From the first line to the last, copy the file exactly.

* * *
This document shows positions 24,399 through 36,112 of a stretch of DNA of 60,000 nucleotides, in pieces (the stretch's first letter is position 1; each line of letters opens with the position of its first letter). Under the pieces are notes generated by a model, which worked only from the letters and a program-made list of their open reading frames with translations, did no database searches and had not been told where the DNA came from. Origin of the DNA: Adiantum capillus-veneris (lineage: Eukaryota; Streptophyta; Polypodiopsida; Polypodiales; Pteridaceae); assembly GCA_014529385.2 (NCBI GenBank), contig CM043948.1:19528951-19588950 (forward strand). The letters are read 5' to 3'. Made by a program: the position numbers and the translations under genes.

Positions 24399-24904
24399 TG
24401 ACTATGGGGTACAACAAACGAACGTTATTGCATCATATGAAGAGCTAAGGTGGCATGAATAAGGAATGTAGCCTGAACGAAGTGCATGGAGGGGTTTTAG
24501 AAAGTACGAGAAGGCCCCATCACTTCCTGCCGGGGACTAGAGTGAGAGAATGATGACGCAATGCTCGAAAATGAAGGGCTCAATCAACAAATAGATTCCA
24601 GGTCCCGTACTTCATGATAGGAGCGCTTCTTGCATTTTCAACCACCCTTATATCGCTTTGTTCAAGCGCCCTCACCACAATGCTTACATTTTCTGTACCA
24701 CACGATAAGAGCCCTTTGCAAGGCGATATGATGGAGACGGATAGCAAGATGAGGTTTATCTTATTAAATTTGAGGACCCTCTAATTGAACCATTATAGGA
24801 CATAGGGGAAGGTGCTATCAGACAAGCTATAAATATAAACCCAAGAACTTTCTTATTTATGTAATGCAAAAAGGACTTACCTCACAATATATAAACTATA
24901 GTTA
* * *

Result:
This document shows positions 24,399 through 36,112 of a stretch of DNA of 60,000 nucleotides, in pieces (the stretch's first letter is position 1; each line of letters opens with the position of its first letter). Under the pieces are notes generated by a model, which worked only from the letters and a program-made list of their open reading frames with translations, did no database searches and had not been told where the DNA came from. Origin of the DNA: Adiantum capillus-veneris (lineage: Eukaryota; Streptophyta; Polypodiopsida; Polypodiales; Pteridaceae); assembly GCA_014529385.2 (NCBI GenBank), contig CM043948.1:19528951-19588950 (forward strand). The letters are read 5' to 3'. Made by a program: the position numbers and the translations under genes.

Positions 24399-24904
24399 TG
24401 ACTATGGGGTACAACAAACGAACGTTATTGCATCATATGAAGAGCTAAGGTGGCATGAATAAGGAATGTAGCCTGAACGAAGTGCATGGAGGGGTTTTAG
24501 AAAGTACGAGAAGGCCCCATCACTTCCTGCCGGGGACTAGAGTGAGAGAATGATGACGCAATGCTCGAAAATGAAGGGCTCAATCAACAAATAGATTCCA
24601 GGTCCCGTACTTCATGATAGGAGCGCTTCTTGCATTTTCAACCACCCTTATATCGCTTTGTTCAAGCGCCCTCACCACAATGCTTACATTTTCTGTACCA
24701 CACGATAAGAGCCCTTTGCAAGGCGATATGATGGAGACGGATAGCAAGATGAGGTTTATCTTATTAAATTTGAGGACCCTCTAATTGAACCATTATAGGA
24801 CATAGGGGAAGGTGCTATCAGACAAGCTATAAATATAAACCCAAGAACTTTCTTATTTATGTAATGCAAAAAGGACTTACCTCACAATATATAAACTATA
24901 GTTA